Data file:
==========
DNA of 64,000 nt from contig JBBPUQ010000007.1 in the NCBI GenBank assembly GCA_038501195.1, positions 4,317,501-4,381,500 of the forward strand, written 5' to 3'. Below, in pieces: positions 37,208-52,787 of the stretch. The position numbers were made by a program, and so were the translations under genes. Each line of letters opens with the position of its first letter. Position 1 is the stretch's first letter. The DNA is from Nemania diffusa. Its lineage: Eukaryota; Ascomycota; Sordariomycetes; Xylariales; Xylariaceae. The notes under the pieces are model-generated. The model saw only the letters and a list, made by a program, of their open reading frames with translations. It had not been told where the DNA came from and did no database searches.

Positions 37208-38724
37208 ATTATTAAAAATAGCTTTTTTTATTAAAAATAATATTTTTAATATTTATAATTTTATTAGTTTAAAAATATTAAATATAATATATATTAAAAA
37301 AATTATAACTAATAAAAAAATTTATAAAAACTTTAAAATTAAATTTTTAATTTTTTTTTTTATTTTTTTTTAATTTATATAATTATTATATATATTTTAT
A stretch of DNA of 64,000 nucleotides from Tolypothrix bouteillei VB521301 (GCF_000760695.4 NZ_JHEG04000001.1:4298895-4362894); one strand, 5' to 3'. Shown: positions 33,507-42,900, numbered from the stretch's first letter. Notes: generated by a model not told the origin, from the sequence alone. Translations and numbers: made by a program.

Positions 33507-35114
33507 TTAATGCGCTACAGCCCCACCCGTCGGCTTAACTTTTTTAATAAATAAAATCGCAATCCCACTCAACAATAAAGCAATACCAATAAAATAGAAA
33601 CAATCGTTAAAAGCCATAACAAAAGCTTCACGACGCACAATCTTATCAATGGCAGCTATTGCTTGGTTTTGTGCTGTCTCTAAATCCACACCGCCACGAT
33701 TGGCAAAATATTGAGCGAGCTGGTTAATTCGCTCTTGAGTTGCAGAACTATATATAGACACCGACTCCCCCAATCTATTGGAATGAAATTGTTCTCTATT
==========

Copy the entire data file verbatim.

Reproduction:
DNA of 64,000 nt from contig JBBPUQ010000007.1 in the NCBI GenBank assembly GCA_038501195.1, positions 4,317,501-4,381,500 of the forward strand, written 5' to 3'. Below, in pieces: positions 37,208-52,787 of the stretch. The position numbers were made by a program, and so were the translations under genes. Each line of letters opens with the position of its first letter. Position 1 is the stretch's first letter. The DNA is from Nemania diffusa. Its lineage: Eukaryota; Ascomycota; Sordariomycetes; Xylariales; Xylariaceae. The notes under the pieces are model-generated. The model saw only the letters and a list, made by a program, of their open reading frames with translations. It had not been told where the DNA came from and did no database searches.

Positions 37208-38724
37208 ATTATTAAAAATAGCTTTTTTTATTAAAAATAATATTTTTAATATTTATAATTTTATTAGTTTAAAAATATTAAATATAATATATATTAAAAA
37301 AATTATAACTAATAAAAAAATTTATAAAAACTTTAAAATTAAATTTTTAATTTTTTTTTTTATTTTTTTTTAATTTATATAATTATTATATATATTTTAT
A stretch of DNA of 64,000 nucleotides from Tolypothrix bouteillei VB521301 (GCF_000760695.4 NZ_JHEG04000001.1:4298895-4362894); one strand, 5' to 3'. Shown: positions 33,507-42,900, numbered from the stretch's first letter. Notes: generated by a model not told the origin, from the sequence alone. Translations and numbers: made by a program.

Positions 33507-35114
33507 TTAATGCGCTACAGCCCCACCCGTCGGCTTAACTTTTTTAATAAATAAAATCGCAATCCCACTCAACAATAAAGCAATACCAATAAAATAGAAA
33601 CAATCGTTAAAAGCCATAACAAAAGCTTCACGACGCACAATCTTATCAATGGCAGCTATTGCTTGGTTTTGTGCTGTCTCTAAATCCACACCGCCACGAT
33701 TGGCAAAATATTGAGCGAGCTGGTTAATTCGCTCTTGAGTTGCAGAACTATATATAGACACCGACTCCCCCAATCTATTGGAATGAAATTGTTCTCTATT